Which Player Had The Greatest Season By An MLBbro In Yankees History ? | Aaron Judge Wants The Crown

Which Player Had The Greatest Season By An MLBbro In Yankees History ? | Aaron Judge Wants The Crown

The New York Yankees didn’t pay the man, so instead Aaron Judge has made opposing pitchers pay all season.

Judge has played with a chip on his shoulder all season, and so far, the results have been staggering. As of Monday morning, Judge was hitting .294 with an MLB-best 37 home runs. He also leads the American League in both runs scored (80) and runs batted in (81) and ranks second in slugging (.650) and OPS (1.026).

ESPN projections have Judge on pace for arguably the greatest offensive season in Yankees history, with his current 60-homer pace hovering around the historic mark Roger Maris set in 1961.

With Judge on the verge of history, let’s take a look at five of the greatest individual seasons by Black Yankees players. Despite individual success on a major scale, none of these seasons ended with a championship parade down Broadway’s Canyon of Heroes. Only time will tell if Judge can break that trend.

Elston Howard – 1963 – .287/.342/.528, 28 HR, 85 RBI, 75 R


One of only two Black catchers, and the only Black Yankee to win the MVP, Elston Howard had his best season at the age of 34 as the driving force behind a New York lineup that won the AL pennant with 104 wins.

Howard set career highs in home runs and runs scored and won the Gold Glove behind the plate. The powerful Pinstripes met their match in the World Series as they were swept by Sandy Koufax and the Los Angeles Dodgers.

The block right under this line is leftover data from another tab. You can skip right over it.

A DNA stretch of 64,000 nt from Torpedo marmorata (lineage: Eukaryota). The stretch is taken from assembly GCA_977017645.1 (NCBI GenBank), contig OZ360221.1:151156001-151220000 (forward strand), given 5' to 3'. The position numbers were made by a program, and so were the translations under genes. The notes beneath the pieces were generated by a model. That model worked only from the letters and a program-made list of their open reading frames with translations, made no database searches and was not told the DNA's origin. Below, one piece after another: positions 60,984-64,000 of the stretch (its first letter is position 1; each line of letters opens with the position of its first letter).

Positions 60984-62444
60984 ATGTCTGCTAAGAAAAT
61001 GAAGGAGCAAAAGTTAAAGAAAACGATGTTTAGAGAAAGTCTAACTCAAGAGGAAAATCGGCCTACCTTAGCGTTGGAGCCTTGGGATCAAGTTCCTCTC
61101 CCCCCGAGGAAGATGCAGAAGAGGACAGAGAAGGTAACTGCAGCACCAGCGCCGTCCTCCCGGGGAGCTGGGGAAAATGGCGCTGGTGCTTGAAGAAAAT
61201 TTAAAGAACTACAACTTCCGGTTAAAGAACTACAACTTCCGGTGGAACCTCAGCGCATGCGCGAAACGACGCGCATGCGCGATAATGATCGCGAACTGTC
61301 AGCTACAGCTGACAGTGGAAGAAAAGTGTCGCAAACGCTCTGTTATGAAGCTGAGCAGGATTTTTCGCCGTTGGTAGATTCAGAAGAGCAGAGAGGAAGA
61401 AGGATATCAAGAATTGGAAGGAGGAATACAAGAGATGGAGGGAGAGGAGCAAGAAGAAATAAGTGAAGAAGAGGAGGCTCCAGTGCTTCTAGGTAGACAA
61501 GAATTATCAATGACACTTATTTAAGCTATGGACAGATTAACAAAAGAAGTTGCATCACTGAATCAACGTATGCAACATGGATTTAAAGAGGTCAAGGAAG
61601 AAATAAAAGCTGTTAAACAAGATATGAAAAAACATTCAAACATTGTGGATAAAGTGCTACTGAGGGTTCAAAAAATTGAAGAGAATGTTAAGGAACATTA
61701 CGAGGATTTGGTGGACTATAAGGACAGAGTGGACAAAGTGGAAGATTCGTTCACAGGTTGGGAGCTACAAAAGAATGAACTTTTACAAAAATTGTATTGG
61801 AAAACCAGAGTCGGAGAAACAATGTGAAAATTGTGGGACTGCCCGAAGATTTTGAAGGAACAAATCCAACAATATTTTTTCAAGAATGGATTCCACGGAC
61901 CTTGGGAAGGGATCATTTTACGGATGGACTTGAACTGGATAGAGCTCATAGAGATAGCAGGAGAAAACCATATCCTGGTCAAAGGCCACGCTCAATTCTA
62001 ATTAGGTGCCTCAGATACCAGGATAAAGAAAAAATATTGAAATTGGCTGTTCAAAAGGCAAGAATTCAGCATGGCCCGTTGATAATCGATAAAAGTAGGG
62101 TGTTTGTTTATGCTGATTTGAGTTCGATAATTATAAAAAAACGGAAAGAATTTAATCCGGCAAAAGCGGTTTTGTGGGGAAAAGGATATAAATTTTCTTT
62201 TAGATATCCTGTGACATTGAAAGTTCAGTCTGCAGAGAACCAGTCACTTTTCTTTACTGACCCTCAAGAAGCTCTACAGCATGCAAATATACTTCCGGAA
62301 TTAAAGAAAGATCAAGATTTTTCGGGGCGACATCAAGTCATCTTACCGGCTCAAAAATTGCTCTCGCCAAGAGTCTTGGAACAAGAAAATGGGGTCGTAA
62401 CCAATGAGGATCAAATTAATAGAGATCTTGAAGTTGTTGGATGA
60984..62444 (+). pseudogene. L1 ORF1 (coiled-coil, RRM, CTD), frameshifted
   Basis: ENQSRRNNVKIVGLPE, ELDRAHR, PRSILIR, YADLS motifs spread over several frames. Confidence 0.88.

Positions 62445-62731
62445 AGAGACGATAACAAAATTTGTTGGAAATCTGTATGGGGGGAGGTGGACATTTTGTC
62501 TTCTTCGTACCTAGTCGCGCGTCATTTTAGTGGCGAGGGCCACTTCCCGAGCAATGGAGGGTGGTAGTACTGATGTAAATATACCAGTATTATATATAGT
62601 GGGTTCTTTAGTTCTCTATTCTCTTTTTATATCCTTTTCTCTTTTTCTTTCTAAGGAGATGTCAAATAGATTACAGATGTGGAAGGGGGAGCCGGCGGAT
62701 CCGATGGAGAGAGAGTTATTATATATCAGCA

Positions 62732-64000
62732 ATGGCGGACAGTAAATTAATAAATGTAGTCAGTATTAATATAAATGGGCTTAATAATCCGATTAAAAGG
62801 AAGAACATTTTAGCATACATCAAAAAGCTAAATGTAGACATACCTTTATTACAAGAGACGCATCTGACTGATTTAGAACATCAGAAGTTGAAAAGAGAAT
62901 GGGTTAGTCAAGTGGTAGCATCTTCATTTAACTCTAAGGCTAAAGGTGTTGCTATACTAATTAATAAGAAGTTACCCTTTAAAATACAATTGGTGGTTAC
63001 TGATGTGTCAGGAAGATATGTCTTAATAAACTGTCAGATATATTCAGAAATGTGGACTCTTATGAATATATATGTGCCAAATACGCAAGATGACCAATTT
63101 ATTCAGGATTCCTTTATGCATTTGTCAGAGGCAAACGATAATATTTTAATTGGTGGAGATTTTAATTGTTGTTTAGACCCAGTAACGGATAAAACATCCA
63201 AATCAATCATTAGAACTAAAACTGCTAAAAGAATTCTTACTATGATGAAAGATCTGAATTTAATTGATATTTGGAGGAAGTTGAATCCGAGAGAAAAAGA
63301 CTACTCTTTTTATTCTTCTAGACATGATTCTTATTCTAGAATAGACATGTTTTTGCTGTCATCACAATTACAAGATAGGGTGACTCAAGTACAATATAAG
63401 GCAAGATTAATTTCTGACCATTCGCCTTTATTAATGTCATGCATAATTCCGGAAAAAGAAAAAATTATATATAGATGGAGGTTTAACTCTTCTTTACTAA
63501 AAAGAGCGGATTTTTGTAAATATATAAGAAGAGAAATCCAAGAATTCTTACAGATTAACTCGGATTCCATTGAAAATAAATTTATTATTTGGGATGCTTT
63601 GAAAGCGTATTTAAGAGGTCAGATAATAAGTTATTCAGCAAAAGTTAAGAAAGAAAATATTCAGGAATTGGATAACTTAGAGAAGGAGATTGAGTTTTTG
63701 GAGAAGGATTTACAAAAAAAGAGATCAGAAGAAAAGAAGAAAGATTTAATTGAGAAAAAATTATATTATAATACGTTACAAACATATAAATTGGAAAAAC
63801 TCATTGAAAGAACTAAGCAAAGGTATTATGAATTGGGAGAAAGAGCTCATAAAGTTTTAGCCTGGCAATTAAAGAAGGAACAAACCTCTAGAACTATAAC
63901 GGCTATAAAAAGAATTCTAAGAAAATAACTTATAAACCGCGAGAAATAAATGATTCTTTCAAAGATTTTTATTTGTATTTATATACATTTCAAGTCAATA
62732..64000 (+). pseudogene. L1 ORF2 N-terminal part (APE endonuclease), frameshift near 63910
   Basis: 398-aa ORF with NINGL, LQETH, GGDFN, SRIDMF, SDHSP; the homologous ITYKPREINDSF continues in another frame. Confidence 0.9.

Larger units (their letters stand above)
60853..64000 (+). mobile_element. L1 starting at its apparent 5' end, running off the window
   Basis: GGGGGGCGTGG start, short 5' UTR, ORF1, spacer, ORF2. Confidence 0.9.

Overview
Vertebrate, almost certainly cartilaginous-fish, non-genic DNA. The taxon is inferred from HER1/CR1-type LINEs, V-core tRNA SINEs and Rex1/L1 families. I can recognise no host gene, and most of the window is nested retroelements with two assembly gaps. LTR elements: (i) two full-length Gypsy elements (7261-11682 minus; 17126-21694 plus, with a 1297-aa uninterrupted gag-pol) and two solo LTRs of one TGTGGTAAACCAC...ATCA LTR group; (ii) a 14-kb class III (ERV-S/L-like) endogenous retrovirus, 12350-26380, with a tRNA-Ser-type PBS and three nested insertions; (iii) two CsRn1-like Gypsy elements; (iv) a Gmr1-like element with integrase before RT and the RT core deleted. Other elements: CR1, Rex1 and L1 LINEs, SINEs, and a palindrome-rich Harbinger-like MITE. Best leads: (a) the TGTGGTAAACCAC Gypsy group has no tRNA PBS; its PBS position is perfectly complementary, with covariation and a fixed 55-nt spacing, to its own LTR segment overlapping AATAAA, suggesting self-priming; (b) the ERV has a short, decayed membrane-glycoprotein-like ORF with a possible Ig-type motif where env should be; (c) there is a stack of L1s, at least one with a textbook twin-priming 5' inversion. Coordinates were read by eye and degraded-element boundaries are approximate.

Reggie Jackson – 1980 – .300/.398/.597, 41 HR, 111 RBI, 94 R, 154 H


An All-Star all five years he spent in the Bronx, Mr. October put on a show in 1980. The two-time MVP set a career high in home runs for the Yankees en route to his first Silver Slugger Award. Jackson was unstoppable all season, but unfortunately that wasn’t enough to bring a World Series to the Yanks, who were eventually swept by the Kansas City Royals in the ALCS.

Dave Winfield – 1982 – .283/.345/.513, 32 HR, 116 RBI, 99 R, 169 H


Jeter’s documentary “The Captain” touched on the contentious relationship between “The Boss” George Steinbrenner and Winfield, but there wasn’t a soul who could discredit his contributions during the regular season, especially in 1982.

Winfield would finish top seven in MVP voting while collecting Silver Slugger and Gold Glove Awards that season. But like everyone else on the list, this great individual season didn’t result in a championship. The Yankees were swept by the Kansas City Royals in the ALCS.

Rickey Henderson – 1985 – .314/.419/.516, 24 HR, 28 2B, 72 RBI, 80 SB, 146 R


Rickey Henderson spent just under four seasons with the Yankees, but they were incredible seasons. Part of a lineup that featured Winfield and Don Mattingly, Henderson’s 1985 season, his first in pinstripes, may have been his best.

Rickey finished third in the MVP balloting to his teammate Mattingly, and won the Silver Slugger Award after leading the American League with a career-high 146 runs and finishing tops in stolen bases for the sixth consecutive season. His 282 total bases were the second-most of his career. New York won 97 regular season games, but failed to win their division and missed the postseason,

Derek Jeter – 2006 – .343/.417/.483, 14 HR, 97 RBI, 118 R, 214 H


Derek Jeter, aka “The Captain”, could have made this list several times over, but 2006 was a special year. Jeter posted the second-highest batting average of his career while setting a career high in RBI during the phase of his career where most players begin to decline.

Jeter’s season was remarkable and earned him his highest finish in the MVP voting as he finished second to Justin Morneau. He also won the Gold Glove and Silver Slugger as New York won an AL-best 97 games, but the Yankees went on to lose 3-1 in the ALDS to the Detroit Tigers.